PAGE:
Holocaust to Hebrew Cantor’s album bridges generations, genres, families

Waltzman’s debut album “reinvents” Hebrew songs that span generations. (Reprinted with permission from elisawaltzman.com)

These are Israeli folk songs as you’ve never heard them before. And that’s exactly the point: Cantor Elisa Waltzman’s debut album seeks to bridge a gap between traditional Hebrew music sung by her grandfather, a Holocaust survivor, and the musical sensibilities of her kids growing up in the United States. Set to a jazz ensemble,… Read More

‘Women of Power’ Concert Artists of Baltimore opens Maestro Series at Gordon Center with eclectic lineup


Entering his 29th year as founder and artistic director of Concert Artists of Baltimore, Maestro Edward Polochick has assembled a delicious, eclectic musical evening for the first concert of the Maestro Series on Oct. 3 at the Gordon Center for Performing Arts. Polochick promises the audience will leave the concert “feeling like their souls have… Read More

Adios! Jewish Don of Latin American TV Calls It a Career After 53 Years

Don Francisco (Mario Luis Kreutzberger Blumenfeld) hosts the wildly popular “Sabado Gigante” in this 1990 photo.

On Saturday, the Spanish language television network Univision hosted the final broadcast of “Sabado Gigante.” With 53 years on TV, the world’s longest-running variety show is an eclectic, strange mashup of a game show, a talk show and live entertainment. There are singing competitions — the poor-performing contestants are eliminated by a trumpet blast, a… Read More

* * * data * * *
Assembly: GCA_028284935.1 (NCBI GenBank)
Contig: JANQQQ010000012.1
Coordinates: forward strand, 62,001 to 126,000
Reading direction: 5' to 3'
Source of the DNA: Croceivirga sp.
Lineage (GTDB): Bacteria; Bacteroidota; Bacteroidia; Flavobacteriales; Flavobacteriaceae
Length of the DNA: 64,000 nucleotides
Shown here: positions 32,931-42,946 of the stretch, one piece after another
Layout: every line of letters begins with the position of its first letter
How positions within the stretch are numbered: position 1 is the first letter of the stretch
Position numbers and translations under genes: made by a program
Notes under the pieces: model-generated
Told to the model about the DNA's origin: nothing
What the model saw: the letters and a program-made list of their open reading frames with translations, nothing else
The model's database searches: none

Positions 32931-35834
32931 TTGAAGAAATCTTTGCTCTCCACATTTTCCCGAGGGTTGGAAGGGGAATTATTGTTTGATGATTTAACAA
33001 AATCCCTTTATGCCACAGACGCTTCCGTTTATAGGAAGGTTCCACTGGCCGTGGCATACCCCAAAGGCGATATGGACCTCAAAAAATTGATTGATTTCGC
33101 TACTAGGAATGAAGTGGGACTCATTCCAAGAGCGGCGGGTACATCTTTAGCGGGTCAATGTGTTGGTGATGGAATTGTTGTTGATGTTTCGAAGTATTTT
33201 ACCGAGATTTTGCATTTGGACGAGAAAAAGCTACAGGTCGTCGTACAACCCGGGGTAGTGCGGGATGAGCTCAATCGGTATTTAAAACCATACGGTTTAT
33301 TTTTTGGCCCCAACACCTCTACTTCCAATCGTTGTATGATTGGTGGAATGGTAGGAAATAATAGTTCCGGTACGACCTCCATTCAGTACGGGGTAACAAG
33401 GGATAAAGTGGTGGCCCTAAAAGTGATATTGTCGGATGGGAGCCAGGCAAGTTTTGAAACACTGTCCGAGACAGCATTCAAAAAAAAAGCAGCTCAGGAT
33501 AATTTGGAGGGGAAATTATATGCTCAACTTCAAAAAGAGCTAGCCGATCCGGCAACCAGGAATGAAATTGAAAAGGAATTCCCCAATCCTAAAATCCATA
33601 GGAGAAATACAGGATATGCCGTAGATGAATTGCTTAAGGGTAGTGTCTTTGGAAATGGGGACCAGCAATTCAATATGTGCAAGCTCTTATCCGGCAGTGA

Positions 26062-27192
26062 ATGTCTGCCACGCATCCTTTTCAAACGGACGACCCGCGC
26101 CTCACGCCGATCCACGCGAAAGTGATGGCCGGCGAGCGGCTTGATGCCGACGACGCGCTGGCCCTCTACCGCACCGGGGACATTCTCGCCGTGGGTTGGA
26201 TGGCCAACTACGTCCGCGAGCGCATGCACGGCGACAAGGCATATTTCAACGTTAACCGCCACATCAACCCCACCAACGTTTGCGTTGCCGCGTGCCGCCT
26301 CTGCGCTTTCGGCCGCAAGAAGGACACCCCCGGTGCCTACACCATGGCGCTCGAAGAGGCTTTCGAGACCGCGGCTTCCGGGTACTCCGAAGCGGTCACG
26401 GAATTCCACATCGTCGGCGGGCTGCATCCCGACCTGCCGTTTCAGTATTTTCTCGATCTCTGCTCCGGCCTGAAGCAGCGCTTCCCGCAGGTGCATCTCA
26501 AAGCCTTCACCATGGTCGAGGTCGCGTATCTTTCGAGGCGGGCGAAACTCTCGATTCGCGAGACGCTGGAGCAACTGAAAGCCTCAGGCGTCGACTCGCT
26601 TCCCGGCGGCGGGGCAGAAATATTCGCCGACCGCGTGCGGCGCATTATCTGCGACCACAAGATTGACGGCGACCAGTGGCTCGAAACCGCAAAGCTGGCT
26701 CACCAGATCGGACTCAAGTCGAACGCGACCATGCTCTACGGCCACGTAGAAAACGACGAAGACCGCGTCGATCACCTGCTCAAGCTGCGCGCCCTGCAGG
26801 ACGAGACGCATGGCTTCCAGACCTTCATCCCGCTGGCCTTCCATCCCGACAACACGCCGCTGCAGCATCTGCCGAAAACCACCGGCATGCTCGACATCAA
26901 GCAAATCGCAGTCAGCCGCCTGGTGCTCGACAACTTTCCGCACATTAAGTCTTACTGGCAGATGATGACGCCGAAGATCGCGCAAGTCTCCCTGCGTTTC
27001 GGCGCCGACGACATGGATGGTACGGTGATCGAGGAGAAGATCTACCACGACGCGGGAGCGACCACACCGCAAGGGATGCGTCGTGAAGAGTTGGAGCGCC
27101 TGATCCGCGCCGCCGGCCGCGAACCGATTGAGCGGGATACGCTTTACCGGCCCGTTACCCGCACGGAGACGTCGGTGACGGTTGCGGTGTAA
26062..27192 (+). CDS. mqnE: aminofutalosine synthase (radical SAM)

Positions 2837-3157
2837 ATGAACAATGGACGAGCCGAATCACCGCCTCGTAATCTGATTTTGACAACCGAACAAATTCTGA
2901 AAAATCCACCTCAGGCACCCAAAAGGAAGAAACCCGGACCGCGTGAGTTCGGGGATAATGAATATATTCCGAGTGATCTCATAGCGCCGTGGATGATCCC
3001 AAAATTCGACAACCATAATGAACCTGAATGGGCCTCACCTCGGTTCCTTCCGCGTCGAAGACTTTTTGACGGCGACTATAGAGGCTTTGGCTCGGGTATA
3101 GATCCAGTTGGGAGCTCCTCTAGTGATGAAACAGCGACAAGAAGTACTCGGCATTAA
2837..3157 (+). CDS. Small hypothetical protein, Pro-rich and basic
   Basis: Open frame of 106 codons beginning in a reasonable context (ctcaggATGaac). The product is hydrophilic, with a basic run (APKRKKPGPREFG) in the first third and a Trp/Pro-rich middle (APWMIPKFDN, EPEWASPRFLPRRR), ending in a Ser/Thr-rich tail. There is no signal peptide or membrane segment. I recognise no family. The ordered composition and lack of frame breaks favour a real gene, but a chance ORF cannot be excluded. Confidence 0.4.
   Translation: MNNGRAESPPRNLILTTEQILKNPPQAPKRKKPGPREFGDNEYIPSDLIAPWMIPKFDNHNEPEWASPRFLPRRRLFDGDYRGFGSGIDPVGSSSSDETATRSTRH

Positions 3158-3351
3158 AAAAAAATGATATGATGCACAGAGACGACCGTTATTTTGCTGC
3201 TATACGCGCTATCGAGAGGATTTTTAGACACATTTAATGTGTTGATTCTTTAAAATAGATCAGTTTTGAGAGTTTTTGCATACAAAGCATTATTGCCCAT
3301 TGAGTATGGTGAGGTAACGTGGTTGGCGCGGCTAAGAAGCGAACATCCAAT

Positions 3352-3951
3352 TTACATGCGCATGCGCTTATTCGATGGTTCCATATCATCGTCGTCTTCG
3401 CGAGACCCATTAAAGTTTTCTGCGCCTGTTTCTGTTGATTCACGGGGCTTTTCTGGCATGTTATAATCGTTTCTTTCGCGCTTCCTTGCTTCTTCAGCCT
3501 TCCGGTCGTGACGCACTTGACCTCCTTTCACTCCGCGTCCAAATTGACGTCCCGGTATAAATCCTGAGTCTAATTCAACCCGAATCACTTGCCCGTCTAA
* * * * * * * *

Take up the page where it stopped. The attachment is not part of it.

A Little Re-Engineering Celebrating Sukkot in a time of drought

Andy Lipkis, founder of TreePeople, is building cisterns to collect rainwater in Los Angeles.

LOS ANGELES — While preparing for Sukkot in drought-ridden California, I hoped that the holiday’s joy had not dried up alongside much of the state’s water supply. For a holiday also called “the season of our joy,” one that celebrates the harvest and is filled with greenery and fruit, I worried about how the lack… Read More

Rugelach Roundtable Does this beloved pastry need to be dairy to taste good?

The rugelach from Zabar’s come from an old family recipe. (Photo by Juan Lopez)

Rugelach (singular: rugala) are a beloved traditional Jewish pastry, with a quirky history to boot, but they often present a kosher conundrum. Though pareve, rugelach are often a preferred dessert after a meat meal for those observing kosher laws (which stipulate a waiting period between eating meat and dairy), some of today’s most popular rugelach… Read More

Rebel Without a Cause Fanatical Fischer goes haywire in ‘Pawn Sacrifice’

If there is any lingering goodwill in the world toward the late Bobby Fischer — the once-in-a-century chess whiz who achieved fame as an unlikely Cold Warrior — “Pawn Sacrifice” pretty much snuffs it out. Veteran director Edward Zwick’s fast-paced, bleakly entertaining film builds relentlessly from Fischer’s Brooklyn childhood to his internationally celebrated 1972 showdown… Read More

‘An Inspector Calls’ Director Noah Himmelstein opens Everyman’s 25th season


For Noah Himmelstein, who grew up attending Everyman Theatre matinees as part of his high school alma mater George Washington Carver Center for Arts and Technology’s curriculum, returning to Baltimore to direct “An Inspector Calls,” which opens the theater’s 25th season, is one of what Himmelstein refers to as life’s “full-circle moments” for which he… Read More